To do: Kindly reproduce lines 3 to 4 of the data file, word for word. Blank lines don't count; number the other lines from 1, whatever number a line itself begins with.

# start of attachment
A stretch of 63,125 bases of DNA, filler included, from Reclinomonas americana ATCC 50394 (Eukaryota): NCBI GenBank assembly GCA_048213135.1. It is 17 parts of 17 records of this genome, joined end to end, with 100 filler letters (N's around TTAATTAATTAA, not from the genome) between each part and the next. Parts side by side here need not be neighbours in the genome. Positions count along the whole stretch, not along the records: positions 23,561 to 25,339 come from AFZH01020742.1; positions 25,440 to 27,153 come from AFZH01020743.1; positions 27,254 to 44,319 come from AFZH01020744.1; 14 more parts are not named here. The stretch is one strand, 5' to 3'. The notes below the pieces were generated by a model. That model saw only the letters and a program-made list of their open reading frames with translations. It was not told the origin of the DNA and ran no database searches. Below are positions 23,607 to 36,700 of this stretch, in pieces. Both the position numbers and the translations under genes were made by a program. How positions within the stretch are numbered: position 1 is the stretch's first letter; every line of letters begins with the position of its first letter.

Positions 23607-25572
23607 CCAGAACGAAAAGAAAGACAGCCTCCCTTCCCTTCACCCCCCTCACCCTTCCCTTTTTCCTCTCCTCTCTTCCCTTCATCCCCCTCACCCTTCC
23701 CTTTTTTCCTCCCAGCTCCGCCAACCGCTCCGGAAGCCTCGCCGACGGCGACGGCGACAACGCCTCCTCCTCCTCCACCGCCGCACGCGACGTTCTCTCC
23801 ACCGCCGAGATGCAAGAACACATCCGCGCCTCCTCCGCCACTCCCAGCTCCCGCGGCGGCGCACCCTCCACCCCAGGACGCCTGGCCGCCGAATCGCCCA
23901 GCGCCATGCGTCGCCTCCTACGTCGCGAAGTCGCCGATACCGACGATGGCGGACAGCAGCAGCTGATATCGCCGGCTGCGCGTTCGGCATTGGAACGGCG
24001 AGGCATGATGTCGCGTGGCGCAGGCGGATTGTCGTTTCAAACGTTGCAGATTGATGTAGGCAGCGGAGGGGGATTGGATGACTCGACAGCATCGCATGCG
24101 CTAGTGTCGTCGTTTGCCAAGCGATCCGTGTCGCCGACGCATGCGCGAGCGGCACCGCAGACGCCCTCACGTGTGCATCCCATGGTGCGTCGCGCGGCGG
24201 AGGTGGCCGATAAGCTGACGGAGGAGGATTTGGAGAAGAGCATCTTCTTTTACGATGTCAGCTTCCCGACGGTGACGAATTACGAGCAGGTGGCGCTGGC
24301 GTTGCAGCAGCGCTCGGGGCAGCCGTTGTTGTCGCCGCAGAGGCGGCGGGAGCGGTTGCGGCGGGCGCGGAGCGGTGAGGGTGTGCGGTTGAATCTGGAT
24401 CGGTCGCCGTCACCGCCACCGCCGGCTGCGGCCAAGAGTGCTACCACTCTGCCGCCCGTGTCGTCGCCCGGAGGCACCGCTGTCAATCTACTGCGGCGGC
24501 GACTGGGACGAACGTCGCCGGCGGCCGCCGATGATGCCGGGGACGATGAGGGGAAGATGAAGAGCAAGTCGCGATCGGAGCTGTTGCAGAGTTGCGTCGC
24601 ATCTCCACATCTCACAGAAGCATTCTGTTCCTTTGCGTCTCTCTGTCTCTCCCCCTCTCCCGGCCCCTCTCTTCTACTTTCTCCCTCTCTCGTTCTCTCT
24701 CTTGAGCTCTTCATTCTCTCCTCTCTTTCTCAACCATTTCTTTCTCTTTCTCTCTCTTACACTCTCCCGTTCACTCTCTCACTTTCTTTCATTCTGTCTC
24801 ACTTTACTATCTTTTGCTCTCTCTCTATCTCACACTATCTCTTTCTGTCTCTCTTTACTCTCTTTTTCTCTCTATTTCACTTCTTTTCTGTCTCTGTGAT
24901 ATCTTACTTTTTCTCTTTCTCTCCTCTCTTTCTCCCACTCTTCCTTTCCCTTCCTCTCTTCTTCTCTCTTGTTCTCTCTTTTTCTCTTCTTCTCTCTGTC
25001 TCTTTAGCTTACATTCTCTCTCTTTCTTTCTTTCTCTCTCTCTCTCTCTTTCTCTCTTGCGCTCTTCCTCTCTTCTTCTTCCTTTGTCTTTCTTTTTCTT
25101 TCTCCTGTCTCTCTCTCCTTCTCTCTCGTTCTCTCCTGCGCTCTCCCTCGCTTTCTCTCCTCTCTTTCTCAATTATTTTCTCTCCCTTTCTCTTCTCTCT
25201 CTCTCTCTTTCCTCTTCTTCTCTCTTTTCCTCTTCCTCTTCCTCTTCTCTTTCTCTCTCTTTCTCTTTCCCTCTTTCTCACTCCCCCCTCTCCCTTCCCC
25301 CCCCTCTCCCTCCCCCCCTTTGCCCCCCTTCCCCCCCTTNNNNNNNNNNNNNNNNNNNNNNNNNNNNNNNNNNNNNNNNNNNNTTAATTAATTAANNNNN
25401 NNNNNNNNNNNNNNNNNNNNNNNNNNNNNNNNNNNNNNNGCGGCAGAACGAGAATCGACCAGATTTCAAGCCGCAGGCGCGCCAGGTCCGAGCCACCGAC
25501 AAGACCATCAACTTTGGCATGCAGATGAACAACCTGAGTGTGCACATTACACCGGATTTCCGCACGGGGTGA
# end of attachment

23607 CCAGAACGAAAAGAAAGACAGCCTCCCTTCCCTTCACCCCCCTCACCCTTCCCTTTTTCCTCTCCTCTCTTCCCTTCATCCCCCTCACCCTTCC
23701 CTTTTTTCCTCCCAGCTCCGCCAACCGCTCCGGAAGCCTCGCCGACGGCGACGGCGACAACGCCTCCTCCTCCTCCACCGCCGCACGCGACGTTCTCTCC